NSData* data = [NSData dataWithContentsOfFile:fn];
CGDataProviderRef provider = CGDataProviderCreateWithCFData((CFDataRef) data);

// … Interesting stuff happens here …



ShipHaving covered all that, I’d like to present a quick demo. I’m going to take a bitmap, convert it to a mask, and use it render a custom view. Let’s begin by taking the GIF to the left, and processing it into a mask. We’ll use a little Python (and the awesome Python Imaging Library) to do the conversion:

import struct
import Image

mask = [(pixel<<7)^128 for pixel in'ship.gif').getdata()]
data = struct.pack('%dB'%len(mask), *mask)
file('ship.dat', 'wb').write(data)

Briefly, this works because ship.gif is a 2-color palletized image in which the "ship" pixels are set to 1, and the "background" pixels to 0. We store mask data in the high bit of each byte. (We could pack the mask 8 times more tightly, but that would just complicate things.) We invert (with the ^ operator) the mask bits because a mask of 0 allows paint through, while a mask of 1 does not. Note that the topmost row is stored first; we'll address that later.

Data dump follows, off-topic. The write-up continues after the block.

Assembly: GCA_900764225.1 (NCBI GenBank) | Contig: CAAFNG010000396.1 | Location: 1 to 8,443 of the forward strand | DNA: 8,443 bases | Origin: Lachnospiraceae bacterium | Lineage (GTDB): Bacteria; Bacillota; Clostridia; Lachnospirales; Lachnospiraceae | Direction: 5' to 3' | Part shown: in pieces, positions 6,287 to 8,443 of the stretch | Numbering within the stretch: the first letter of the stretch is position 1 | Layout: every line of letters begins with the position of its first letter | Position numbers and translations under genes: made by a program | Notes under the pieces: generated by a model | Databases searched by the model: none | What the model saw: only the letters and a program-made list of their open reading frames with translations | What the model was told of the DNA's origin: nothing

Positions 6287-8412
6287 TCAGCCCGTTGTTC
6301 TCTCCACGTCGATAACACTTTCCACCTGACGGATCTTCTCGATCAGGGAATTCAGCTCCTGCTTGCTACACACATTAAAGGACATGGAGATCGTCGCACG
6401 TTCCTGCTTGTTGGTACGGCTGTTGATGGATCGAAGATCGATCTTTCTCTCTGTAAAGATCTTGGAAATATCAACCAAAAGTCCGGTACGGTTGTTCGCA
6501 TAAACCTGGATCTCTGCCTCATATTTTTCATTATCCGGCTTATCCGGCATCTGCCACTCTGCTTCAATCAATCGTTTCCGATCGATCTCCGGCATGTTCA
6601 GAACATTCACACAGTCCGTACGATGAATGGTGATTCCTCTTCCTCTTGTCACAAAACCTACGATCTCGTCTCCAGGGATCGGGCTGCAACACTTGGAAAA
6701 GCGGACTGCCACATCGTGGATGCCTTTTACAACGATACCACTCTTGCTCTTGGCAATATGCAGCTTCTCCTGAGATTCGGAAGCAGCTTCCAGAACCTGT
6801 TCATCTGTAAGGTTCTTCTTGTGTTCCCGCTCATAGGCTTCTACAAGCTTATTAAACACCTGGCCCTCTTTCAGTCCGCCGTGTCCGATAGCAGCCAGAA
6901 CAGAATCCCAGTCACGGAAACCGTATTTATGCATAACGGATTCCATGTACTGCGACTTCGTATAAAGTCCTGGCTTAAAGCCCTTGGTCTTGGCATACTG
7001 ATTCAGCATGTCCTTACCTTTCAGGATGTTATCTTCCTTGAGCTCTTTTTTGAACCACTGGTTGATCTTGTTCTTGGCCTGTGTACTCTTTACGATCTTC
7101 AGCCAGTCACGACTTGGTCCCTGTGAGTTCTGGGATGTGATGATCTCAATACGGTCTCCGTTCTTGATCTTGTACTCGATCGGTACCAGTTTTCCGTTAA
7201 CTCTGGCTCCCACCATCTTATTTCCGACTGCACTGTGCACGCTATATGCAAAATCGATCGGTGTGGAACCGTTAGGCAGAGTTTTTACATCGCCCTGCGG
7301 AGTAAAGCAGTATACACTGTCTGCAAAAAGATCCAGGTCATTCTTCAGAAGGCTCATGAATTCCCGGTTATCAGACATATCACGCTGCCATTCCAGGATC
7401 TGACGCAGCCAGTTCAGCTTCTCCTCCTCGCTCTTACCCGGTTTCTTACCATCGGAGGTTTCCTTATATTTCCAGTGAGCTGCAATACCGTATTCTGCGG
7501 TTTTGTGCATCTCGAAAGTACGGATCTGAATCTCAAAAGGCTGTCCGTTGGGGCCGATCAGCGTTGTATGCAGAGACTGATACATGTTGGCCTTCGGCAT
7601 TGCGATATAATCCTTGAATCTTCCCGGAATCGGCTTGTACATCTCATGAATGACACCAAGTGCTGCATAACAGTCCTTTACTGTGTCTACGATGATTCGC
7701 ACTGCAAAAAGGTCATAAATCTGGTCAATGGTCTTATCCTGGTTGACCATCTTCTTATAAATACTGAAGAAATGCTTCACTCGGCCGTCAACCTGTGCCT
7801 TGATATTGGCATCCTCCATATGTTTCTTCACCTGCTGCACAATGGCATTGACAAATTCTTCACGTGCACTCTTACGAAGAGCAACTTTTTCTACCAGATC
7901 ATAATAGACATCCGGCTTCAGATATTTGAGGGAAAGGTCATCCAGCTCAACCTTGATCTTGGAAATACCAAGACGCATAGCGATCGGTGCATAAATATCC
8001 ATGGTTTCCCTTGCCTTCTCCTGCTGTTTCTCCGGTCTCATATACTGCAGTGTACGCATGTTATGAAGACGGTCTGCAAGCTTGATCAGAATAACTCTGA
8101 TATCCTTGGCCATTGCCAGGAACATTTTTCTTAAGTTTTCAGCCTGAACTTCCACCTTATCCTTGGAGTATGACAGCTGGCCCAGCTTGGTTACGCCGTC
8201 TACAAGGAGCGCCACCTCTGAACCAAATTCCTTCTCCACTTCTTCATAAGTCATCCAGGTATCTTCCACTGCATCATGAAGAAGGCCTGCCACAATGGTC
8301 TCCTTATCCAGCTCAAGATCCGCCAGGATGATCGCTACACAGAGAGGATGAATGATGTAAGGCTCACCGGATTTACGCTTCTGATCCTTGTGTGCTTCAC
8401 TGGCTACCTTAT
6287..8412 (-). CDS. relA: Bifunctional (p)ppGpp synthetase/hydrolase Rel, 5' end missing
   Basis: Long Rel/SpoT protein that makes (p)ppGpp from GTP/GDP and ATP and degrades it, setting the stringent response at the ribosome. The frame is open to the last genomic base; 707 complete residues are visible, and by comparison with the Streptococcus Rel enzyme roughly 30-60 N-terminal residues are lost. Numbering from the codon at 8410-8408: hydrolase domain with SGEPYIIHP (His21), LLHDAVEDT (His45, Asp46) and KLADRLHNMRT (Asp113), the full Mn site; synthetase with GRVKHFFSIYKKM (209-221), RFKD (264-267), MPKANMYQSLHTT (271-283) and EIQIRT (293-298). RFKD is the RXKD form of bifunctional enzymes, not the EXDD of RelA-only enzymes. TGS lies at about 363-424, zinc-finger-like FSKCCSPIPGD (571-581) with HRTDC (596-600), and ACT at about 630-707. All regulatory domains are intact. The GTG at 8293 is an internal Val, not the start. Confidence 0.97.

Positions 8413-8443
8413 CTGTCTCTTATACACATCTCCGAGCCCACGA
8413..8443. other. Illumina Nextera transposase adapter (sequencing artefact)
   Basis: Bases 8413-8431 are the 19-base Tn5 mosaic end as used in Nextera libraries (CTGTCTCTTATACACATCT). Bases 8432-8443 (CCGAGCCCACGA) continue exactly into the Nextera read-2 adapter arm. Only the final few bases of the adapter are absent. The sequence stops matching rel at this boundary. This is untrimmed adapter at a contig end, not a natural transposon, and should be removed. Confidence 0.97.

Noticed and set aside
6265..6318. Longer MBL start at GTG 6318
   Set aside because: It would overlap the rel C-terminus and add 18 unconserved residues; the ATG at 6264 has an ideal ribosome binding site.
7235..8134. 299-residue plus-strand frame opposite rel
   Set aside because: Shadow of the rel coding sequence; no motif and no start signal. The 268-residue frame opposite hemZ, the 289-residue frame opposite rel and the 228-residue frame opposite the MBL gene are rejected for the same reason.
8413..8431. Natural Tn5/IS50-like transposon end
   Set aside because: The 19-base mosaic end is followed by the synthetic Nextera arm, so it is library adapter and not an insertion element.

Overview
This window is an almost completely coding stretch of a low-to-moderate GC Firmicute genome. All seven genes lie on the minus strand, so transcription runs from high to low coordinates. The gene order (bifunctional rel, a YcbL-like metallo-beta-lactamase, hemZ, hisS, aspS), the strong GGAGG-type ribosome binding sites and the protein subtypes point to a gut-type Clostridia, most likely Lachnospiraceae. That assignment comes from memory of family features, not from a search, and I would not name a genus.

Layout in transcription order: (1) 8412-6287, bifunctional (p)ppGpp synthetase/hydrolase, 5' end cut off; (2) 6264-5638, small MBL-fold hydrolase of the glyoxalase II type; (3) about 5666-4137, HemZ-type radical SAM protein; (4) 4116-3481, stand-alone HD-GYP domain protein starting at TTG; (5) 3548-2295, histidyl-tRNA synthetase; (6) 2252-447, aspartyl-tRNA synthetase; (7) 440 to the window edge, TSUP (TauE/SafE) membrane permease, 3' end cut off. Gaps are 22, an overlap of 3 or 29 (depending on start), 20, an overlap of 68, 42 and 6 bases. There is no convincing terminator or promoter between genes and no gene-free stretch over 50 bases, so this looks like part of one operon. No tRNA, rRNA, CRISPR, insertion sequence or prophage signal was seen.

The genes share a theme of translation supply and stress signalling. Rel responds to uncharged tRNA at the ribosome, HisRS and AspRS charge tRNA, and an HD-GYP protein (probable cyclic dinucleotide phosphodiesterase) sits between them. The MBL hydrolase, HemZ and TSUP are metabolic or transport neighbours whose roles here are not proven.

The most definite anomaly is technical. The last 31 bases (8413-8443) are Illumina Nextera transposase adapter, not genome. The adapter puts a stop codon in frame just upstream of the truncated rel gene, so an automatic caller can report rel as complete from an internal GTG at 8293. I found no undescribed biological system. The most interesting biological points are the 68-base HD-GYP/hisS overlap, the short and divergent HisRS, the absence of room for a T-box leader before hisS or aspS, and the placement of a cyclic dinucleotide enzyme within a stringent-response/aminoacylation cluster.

Now, as for the app itself: Open up Xcode and create a "View-based Application". Add a MyMaskView class to the project; this should be a subclass of UIView. The only method we need to change is drawRect:, which should look something like this:

- (void)drawRect:(CGRect)rect
	// Get context
	CGContextRef context = UIGraphicsGetCurrentContext();
	// Setup mask, etc.
	NSData* data = [NSData dataWithContentsOfFile:[[NSBundle mainBundle] pathForResource:@"ship" ofType:@"dat"]];
	CGDataProviderRef provider = CGDataProviderCreateWithCFData((CFDataRef) data);